“And we must ask ourselves, who profits from all this?”  – Audre Lorde


2 thoughts on “Quote

  1. Hello. I just found your site. I’ve enjoyed following so far. Anyway, I just read this piece http://hosted.ap.org/dynamic/stories/U/US_WOOD_STOVE_REGULATIONS_MOOL-?SITE=MOCAP&SECTION=STATE&TEMPLATE=DEFAULT and then read this quote. I’m glad you posted it, because I am struggling a bit this Monday morning to put the EPA’s woodburning rules into a larger context, and the quote reminds me that someone is profiting. Or maybe in the case of these rules, I wonder whose pollution is being ignored or glossed over in order for them to profit while the average person takes the brunt of the consequences (in proportion) for a warming planet.

    First of all, do you think these rules are draconian given so many depend on woodburning stoves for heat? The rules focus on new stoves and not old, and it supposedly does not address fireplaces, fire pits and such (http://www.airqualitynews.com/2014/01/09/epa-proposes-rules-on-wood-burning/), so it could be worse. But still….

    If this proposal is draconian on its face – and then to clarify my context question in the first graf – how do you see it fitting in with climate change, industrial pollutants’ impact on public health and how the US government treats those large, industrial polluters? These large-scale actors are doing the real damage, to overall human and environmental health. While older woodburning stoves are polluting – or could be more efficient – and have some ill effects on human health, especially in more densely-populated areas, it seems to be an EPA proposal here is a mere band-aid that doesn’t really mean much in the larger scheme of mitigating public health concerns associated with pollutants. Correct me if I’m wrong.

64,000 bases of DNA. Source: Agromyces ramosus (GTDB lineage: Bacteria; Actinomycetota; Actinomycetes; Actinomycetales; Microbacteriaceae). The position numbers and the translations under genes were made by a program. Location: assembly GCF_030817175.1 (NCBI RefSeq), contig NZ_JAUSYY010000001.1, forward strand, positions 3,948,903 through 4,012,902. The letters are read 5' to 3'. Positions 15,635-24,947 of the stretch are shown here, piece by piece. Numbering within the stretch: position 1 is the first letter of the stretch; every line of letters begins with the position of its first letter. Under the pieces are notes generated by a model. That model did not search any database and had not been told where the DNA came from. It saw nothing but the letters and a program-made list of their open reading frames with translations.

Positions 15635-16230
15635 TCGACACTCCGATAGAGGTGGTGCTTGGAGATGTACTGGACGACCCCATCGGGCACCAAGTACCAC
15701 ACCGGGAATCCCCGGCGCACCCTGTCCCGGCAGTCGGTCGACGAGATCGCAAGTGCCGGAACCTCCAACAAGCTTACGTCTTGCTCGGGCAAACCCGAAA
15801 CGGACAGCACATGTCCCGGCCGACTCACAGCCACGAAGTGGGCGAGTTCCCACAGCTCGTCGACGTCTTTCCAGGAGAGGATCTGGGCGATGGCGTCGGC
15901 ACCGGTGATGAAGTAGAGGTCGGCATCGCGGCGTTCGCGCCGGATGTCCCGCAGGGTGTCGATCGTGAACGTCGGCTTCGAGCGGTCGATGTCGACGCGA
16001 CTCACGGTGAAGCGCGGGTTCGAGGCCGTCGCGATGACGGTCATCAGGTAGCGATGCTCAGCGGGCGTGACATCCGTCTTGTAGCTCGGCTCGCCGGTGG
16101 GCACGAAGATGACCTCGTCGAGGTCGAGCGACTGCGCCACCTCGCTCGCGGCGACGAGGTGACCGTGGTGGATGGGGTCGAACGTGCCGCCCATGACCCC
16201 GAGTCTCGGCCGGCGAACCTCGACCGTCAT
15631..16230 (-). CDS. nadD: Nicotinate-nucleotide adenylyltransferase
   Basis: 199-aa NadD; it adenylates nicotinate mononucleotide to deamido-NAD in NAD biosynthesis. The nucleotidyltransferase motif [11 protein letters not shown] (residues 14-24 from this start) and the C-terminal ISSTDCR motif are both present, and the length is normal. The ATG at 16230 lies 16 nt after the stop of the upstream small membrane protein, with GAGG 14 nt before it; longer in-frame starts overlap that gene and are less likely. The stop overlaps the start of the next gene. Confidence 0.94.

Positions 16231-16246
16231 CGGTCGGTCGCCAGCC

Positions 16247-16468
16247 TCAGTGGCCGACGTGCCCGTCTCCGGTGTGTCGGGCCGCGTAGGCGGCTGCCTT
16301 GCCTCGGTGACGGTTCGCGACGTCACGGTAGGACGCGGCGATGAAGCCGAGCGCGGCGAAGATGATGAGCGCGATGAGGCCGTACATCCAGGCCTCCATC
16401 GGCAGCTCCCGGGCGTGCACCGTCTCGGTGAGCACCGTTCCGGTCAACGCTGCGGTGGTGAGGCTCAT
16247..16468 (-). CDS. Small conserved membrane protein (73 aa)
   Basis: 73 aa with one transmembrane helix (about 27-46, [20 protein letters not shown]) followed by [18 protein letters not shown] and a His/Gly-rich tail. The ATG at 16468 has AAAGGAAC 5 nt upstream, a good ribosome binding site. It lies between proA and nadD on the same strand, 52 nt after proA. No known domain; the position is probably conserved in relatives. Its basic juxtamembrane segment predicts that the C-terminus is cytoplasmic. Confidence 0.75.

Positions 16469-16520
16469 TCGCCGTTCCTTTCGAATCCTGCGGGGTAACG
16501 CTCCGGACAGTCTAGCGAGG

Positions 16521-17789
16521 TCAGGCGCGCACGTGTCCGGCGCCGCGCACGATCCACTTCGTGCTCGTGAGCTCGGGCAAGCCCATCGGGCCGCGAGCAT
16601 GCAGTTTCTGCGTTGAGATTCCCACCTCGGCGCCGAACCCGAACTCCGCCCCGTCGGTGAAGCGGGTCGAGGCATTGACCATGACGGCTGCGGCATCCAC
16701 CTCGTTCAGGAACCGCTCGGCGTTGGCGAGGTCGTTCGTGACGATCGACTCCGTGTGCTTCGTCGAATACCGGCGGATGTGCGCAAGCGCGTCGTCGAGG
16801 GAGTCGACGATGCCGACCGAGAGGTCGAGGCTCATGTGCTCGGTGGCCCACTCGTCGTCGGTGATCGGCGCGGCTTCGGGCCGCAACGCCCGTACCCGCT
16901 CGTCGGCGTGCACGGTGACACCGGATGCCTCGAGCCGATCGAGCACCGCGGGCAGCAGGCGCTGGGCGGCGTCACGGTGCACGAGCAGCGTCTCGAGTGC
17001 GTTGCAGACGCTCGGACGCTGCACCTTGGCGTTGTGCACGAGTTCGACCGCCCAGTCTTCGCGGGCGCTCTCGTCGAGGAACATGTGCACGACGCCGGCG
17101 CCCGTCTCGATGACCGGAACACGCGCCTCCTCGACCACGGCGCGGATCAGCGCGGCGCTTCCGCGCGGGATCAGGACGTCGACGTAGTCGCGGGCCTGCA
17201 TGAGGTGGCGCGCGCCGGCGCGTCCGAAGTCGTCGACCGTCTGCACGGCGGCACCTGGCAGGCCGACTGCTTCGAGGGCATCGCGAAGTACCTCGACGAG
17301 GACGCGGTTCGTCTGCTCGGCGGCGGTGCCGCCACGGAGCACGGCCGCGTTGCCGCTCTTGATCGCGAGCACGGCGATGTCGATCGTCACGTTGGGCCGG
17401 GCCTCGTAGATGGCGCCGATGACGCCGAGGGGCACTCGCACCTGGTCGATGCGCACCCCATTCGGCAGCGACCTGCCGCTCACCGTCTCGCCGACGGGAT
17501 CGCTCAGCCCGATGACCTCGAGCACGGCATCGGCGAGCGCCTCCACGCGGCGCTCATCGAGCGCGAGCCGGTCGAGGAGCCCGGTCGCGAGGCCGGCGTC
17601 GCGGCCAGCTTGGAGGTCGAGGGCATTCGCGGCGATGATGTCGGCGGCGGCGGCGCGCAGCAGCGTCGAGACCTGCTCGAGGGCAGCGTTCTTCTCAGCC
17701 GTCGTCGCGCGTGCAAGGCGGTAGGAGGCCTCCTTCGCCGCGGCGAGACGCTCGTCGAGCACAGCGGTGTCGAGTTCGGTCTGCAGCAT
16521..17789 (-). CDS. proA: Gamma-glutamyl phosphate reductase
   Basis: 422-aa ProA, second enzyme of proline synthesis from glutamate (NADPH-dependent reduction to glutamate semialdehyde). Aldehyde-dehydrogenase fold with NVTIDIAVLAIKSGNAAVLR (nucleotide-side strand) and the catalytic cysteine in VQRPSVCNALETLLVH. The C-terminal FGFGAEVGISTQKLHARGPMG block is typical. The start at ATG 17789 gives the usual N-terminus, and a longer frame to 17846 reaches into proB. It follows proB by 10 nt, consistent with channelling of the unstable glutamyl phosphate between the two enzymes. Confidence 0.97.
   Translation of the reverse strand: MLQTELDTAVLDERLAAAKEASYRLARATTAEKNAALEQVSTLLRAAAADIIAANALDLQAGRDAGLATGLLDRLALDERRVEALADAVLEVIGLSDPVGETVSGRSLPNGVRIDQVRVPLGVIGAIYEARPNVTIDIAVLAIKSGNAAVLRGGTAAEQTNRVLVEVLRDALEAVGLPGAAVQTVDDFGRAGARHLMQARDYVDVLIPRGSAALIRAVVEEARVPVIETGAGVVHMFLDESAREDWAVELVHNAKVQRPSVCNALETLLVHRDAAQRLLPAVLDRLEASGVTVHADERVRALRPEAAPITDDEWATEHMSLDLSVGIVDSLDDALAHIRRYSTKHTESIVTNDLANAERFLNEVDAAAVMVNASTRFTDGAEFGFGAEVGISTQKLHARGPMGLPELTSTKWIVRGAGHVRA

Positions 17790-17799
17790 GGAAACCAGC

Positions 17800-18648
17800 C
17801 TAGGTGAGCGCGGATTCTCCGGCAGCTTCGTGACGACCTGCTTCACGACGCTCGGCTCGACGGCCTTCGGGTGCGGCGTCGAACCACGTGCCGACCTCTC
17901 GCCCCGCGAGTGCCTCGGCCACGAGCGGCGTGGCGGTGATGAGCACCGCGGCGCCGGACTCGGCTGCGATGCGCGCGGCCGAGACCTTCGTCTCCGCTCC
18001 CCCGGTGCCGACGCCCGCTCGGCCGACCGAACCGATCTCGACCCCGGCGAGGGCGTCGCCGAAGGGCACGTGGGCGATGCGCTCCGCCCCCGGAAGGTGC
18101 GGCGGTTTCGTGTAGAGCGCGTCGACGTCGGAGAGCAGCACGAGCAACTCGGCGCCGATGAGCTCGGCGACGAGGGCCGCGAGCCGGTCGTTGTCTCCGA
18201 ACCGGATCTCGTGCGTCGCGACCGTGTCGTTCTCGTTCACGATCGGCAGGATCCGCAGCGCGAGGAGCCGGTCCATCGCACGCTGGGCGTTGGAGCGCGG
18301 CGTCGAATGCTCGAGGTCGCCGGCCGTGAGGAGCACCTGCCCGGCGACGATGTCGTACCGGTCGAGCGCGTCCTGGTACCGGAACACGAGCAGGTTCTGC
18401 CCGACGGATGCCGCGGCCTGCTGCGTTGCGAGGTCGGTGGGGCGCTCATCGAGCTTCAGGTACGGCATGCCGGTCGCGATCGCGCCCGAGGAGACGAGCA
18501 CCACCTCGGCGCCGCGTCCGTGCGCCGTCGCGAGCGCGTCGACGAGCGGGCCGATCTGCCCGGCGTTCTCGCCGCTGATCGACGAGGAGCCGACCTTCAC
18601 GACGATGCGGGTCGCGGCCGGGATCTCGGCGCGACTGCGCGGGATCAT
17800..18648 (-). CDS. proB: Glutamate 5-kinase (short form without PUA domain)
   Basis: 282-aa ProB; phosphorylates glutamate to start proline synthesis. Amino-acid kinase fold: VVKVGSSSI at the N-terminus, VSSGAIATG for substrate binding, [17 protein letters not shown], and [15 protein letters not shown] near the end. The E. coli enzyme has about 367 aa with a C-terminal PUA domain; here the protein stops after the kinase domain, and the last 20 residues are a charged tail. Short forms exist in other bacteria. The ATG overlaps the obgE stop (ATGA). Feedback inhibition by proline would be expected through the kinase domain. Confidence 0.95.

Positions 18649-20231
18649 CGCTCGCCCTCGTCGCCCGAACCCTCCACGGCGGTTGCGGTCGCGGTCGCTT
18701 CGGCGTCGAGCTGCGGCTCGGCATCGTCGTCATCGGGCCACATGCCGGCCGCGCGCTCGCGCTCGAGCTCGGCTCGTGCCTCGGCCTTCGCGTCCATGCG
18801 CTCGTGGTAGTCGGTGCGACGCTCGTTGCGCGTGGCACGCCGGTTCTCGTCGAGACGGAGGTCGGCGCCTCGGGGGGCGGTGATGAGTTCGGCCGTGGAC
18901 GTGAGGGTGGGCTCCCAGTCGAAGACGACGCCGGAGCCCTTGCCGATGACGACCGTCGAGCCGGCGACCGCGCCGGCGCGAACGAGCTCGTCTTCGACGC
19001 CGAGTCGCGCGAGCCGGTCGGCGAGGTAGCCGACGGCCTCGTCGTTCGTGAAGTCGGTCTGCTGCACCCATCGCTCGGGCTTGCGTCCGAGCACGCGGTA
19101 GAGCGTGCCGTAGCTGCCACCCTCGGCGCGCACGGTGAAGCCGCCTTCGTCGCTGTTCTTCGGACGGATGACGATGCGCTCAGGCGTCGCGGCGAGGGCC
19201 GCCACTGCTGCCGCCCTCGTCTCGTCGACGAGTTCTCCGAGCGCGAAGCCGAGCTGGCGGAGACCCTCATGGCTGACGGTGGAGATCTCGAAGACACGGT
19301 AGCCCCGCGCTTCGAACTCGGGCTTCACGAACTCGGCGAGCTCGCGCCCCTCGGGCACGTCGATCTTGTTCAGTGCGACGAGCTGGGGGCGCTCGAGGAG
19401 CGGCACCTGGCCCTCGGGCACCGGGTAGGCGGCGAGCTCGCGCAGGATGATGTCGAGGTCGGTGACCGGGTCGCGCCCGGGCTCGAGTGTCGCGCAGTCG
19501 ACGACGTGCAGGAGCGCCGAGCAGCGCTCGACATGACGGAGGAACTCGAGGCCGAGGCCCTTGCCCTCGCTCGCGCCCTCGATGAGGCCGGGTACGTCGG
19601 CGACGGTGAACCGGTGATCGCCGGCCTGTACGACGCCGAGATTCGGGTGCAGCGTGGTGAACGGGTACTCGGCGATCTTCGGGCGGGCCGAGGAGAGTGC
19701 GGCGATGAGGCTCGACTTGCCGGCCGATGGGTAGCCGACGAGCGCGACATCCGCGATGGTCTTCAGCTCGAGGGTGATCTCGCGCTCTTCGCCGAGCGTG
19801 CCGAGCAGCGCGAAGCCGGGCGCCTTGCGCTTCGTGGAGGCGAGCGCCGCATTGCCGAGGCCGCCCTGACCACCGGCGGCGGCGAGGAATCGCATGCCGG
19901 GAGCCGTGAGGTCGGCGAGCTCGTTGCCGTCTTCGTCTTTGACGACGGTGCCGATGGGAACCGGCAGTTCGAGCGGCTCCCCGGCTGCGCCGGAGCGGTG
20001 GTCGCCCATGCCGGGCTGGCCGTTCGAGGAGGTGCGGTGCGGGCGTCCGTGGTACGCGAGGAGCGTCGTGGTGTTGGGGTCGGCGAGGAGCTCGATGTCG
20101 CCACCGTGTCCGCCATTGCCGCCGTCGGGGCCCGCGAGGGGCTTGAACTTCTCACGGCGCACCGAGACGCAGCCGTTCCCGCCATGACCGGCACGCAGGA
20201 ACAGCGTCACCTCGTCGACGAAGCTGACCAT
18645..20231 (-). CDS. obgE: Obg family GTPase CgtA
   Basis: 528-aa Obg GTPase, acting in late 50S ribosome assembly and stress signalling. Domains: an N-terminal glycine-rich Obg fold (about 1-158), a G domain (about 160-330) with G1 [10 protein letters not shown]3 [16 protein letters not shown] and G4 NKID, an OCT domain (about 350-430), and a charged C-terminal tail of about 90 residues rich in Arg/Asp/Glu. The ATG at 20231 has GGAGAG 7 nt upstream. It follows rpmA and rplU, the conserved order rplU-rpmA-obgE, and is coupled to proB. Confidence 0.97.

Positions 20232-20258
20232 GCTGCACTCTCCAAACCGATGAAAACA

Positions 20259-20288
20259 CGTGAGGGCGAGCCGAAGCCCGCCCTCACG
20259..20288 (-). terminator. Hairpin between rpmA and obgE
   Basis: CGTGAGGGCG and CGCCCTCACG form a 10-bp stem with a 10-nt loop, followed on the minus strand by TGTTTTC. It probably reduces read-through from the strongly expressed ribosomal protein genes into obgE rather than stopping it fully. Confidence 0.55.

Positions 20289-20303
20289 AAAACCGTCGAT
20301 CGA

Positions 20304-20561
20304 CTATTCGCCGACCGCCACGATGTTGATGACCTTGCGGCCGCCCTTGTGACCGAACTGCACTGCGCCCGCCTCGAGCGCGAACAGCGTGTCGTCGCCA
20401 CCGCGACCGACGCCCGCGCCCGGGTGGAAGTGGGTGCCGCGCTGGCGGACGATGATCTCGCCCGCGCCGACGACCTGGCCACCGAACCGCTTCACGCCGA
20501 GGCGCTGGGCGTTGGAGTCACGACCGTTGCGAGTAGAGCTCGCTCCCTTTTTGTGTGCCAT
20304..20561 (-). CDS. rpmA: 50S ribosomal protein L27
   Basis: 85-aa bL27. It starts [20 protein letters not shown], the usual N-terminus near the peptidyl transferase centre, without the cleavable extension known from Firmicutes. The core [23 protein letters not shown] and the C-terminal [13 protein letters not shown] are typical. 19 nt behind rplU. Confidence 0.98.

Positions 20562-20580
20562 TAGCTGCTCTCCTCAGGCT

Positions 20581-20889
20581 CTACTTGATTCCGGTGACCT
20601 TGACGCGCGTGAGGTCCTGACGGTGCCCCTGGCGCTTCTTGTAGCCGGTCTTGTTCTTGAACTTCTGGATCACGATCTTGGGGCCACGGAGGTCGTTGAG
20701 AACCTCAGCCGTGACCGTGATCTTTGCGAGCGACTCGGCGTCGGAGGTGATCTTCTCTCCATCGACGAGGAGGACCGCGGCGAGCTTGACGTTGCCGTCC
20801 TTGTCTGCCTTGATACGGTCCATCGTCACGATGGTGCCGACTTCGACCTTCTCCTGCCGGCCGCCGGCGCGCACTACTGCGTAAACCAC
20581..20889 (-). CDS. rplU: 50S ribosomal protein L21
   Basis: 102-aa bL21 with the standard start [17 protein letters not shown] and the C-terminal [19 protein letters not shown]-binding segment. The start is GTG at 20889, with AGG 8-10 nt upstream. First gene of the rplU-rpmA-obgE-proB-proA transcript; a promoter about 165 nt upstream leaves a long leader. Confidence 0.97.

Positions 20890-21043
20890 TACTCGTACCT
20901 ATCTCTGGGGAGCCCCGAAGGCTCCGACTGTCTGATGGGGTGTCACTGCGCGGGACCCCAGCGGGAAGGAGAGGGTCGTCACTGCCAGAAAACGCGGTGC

So rather than address the real perpetrators, the EPA tosses out another low-level regulation against those who don’t have much say, i.e. those without “corporate personhood.” To be clear, I think, sure, the woodburning stove rules could be good overall for our health. That’s great, but, more importantly is it a laughable set of rules to enforce while industry is allowed to poison air/water/soil to the extent that it can? Is this another case of asymmetric warfare, so to speak, against non-industrial-level polluters?

    I’m interested in your thoughts based on the (limited amount of) material I’ve read here. Thank you.

  2. I think you’re on the right track with your analysis. The first question is “Who’s in the EPA?” As you can see from the following links, it’s mostly former corporate executives from places like Monsanto, Exxon, and Dupont—and even if they’re not members of the agency, they have ways of removing obstacles:

    1. http://rense.com/general33/fd.htm
    2. http://news.yahoo.com/epa-changed-course-oil-company-protested-082012084.html
    3. http://www.pbs.org/newshour/spc/multimedia/epa-corporate/

    Now, every once in a while the EPA takes a step in the right direction, like when the head of the EPA’s office in Dallas said in 2010 that the agency’s energy policy was to “crucify” non-compliant oil and gas companies—but then that person was forced to resign over the comment: http://www.cnn.com/2012/04/30/us/epa-crucify/

    So there you go.

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